Federal Reserve Press Conference With Ben Bernanke: Wall Street Relieved

In an unprecedented press conference, Federal Reserve chairman Ben Bernanke argued that the economy is slowly getting better, but defended the central bank's decision to keep interest rates low. It looks like Wall Street bought it.

In an unprecedented press conference, Federal Reserve Chairman Ben Bernanke argued that the economy is slowly getting better, but defended the central bank's decision to keep interest rates low. (Brendan Smialowski / Getty Images)

For months, Americans have watched with alarm as unemployment has remained painfully high and the costs of food and fuel have skyrocketed. But speaking at a press conference Wednesday—a first for the Federal Reserve—central-bank chairman Ben Bernanke said the U.S. economy was improving moderately and inflation was not an immediate concern. After getting off to a cautious start, Wall Street appeared buoyed by the news, perhaps as much for Bernanke's outlook as for his predictability; the Dow Jones industrial average rose 95.59 points to close at 12,690.96.

On Wednesday the Fed also announced that it would keep interest rates near zero for "an extended period of time," in an effort to propel the recovery. Yet Bernanke appeared confident that there has already been considerable improvement; in its monthly note, the central bank said it would conclude its controversial program to purchase $600 billion in U.S. Treasury bonds by the end of June.

"The economic recovery is proceeding at a moderate pace and overall conditions in the labor market are improving gradually," the Fed's policymaking committee said in its monthly note, which was released shortly before the press conference. "Commodity prices have risen significantly since last summer … but longer-term inflation expectations have remained stable and measures of underlying inflation are still subdued."

The program, known as quantitative easing, began last November amid concerns about the potential for spiraling price decreases—a crippling economic phenomenon known as deflation. Those fears seem to have passed, though analysts continue to debate the effectiveness of the Fed's policies. In recent months, a number of critics have said the Fed has spurred inflation and devalued the dollar, while others have complained that it has done too little to combat the 8.8 percent unemployment rate.

After getting off to a cautious start, Wall Street appeared buoyed by the news, perhaps as much for Bernanke's outlook as for his predictability.

His voice quivering slightly, Bernanke used dry, professorial language to defend the Fed's second round of quantitative easing and its limited scope.

"Relative to what we expected, I think the program was successful," he said. "We were very clear that this was not going to be a panacea."

He added that the program's end was unlikely to have any adverse effects on the economy or the financial system.

"Markets have well anticipated this step," he said.

For all his cautious optimism on the economy, Bernanke lowered his growth projections slightly for 2011 and said unemployment is likely to remain a problem for the foreseeable future. He said that growth could accelerate at a rate of more than 4 percent over the next few years, but that unemployment would fall only to around 7 percent by 2013.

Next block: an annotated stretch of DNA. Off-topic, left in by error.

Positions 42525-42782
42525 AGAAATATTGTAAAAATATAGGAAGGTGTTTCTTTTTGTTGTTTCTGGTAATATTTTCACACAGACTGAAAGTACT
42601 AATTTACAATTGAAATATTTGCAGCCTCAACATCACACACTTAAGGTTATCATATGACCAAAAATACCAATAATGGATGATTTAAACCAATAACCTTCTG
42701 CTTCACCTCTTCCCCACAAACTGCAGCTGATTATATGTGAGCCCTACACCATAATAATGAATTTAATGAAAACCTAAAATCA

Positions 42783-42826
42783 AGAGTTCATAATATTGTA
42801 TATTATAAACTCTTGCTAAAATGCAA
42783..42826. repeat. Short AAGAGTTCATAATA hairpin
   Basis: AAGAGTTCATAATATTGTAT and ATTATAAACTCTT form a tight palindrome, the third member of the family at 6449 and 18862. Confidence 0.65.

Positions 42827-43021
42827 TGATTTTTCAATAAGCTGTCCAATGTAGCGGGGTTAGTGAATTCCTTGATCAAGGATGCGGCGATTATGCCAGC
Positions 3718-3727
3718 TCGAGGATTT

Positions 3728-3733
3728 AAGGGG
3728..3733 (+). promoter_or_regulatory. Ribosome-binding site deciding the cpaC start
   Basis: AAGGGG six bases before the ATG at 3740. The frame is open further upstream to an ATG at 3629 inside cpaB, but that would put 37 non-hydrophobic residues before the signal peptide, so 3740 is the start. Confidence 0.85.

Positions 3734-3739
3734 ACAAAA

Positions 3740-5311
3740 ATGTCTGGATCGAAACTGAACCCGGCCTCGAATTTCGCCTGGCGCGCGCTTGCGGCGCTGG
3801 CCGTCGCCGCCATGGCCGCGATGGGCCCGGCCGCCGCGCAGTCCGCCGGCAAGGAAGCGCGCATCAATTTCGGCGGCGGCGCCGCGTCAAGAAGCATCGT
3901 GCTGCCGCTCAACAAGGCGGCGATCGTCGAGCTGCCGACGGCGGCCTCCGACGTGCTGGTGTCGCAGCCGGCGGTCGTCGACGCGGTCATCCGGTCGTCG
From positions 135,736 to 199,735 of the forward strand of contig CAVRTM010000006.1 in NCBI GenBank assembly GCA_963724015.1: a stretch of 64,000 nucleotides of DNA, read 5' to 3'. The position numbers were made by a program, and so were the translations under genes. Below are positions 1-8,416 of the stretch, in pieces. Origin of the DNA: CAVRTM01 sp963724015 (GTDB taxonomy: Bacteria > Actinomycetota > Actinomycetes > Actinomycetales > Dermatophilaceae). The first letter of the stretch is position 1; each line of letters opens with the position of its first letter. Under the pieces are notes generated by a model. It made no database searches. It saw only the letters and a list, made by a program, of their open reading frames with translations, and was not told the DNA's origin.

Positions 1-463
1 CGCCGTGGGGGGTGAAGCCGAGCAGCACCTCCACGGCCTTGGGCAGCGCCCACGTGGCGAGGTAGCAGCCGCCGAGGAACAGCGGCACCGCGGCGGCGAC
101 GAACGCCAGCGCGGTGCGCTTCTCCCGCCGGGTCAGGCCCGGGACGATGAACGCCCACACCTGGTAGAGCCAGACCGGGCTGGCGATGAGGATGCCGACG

The Fed chairman dismissed concerns about the recent rise in food and energy prices, and said that reacting rashly to "transitory" price increases in commodities could lead to deflation. Nevertheless, he said he and his fellow policymakers would continue to closely monitor how price increases evolve.

Bernanke's press conference was an unprecedented event for an institution that has long been shrouded in secrecy. For years, Fed officials have feared that greater transparency would roil the financial markets. Only in the mid-1990s did the central bank begin to publicly announce changes in interest-rate policy. Yet in the aftermath of the financial crisis, the Fed has faced scathing criticism for its economic and regulatory stewardship.

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That criticism continued Wednesday, as neither the left nor the right seemed satisfied with the historic event. " Bernanke Wimps Out," read the headline of a blog post by Paul Krugman, the Nobel Prize–winning economist and columnist for The New York Times.

"The central bank should be doing much more quantitative easing, not stopping with the U.S. still facing high unemployment and the unemployed themselves increasingly desperate," Krugman wrote. "[Bernanke] has been intimidated by the inflationistas, and is looking for excuses not to act."

The inflationistas were not pleased either.

"The Fed had an opportunity, with a simple interest-rate hike, to stomp out inflation and shore up the dollar in one move," said Peter Leeds, a financial analyst who runs an eponymous newsletter, in an email. "By deciding instead to maintain the status quo, they've all but assured America that inflation will rise, and potentially accelerate to worrisome levels."

Yet not everyone was so critical.

"It is looking less and less likely that growth will falter," said Augustine Faucher, an economist at Moody's Analytics, in a note Wednesday. "This year should be a very good one for the U.S. economy."

R.M. Schneiderman is a reporter for Newsweek.